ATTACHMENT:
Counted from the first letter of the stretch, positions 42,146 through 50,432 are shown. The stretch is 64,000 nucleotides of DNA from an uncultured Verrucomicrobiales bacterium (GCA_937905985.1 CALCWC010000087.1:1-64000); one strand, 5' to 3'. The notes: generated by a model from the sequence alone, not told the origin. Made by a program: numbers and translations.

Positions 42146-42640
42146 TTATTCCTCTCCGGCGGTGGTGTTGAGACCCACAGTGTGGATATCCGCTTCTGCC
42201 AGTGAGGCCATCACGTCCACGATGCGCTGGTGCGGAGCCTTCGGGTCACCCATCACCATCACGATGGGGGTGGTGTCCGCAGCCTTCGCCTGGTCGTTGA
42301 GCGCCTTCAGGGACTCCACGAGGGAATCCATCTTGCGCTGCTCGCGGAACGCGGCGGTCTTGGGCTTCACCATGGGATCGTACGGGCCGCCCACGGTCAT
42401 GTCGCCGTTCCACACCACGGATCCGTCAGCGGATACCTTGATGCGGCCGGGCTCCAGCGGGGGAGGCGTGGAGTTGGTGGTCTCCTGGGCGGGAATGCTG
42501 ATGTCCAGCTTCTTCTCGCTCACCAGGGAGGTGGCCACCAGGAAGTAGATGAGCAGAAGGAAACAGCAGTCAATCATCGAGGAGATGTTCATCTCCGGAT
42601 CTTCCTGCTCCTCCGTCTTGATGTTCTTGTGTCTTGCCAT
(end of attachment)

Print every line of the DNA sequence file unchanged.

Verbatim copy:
Counted from the first letter of the stretch, positions 42,146 through 50,432 are shown. The stretch is 64,000 nucleotides of DNA from an uncultured Verrucomicrobiales bacterium (GCA_937905985.1 CALCWC010000087.1:1-64000); one strand, 5' to 3'. The notes: generated by a model from the sequence alone, not told the origin. Made by a program: numbers and translations.

Positions 42146-42640
42146 TTATTCCTCTCCGGCGGTGGTGTTGAGACCCACAGTGTGGATATCCGCTTCTGCC
42201 AGTGAGGCCATCACGTCCACGATGCGCTGGTGCGGAGCCTTCGGGTCACCCATCACCATCACGATGGGGGTGGTGTCCGCAGCCTTCGCCTGGTCGTTGA
42301 GCGCCTTCAGGGACTCCACGAGGGAATCCATCTTGCGCTGCTCGCGGAACGCGGCGGTCTTGGGCTTCACCATGGGATCGTACGGGCCGCCCACGGTCAT
42401 GTCGCCGTTCCACACCACGGATCCGTCAGCGGATACCTTGATGCGGCCGGGCTCCAGCGGGGGAGGCGTGGAGTTGGTGGTCTCCTGGGCGGGAATGCTG
42501 ATGTCCAGCTTCTTCTCGCTCACCAGGGAGGTGGCCACCAGGAAGTAGATGAGCAGAAGGAAACAGCAGTCAATCATCGAGGAGATGTTCATCTCCGGAT
42601 CTTCCTGCTCCTCCGTCTTGATGTTCTTGTGTCTTGCCAT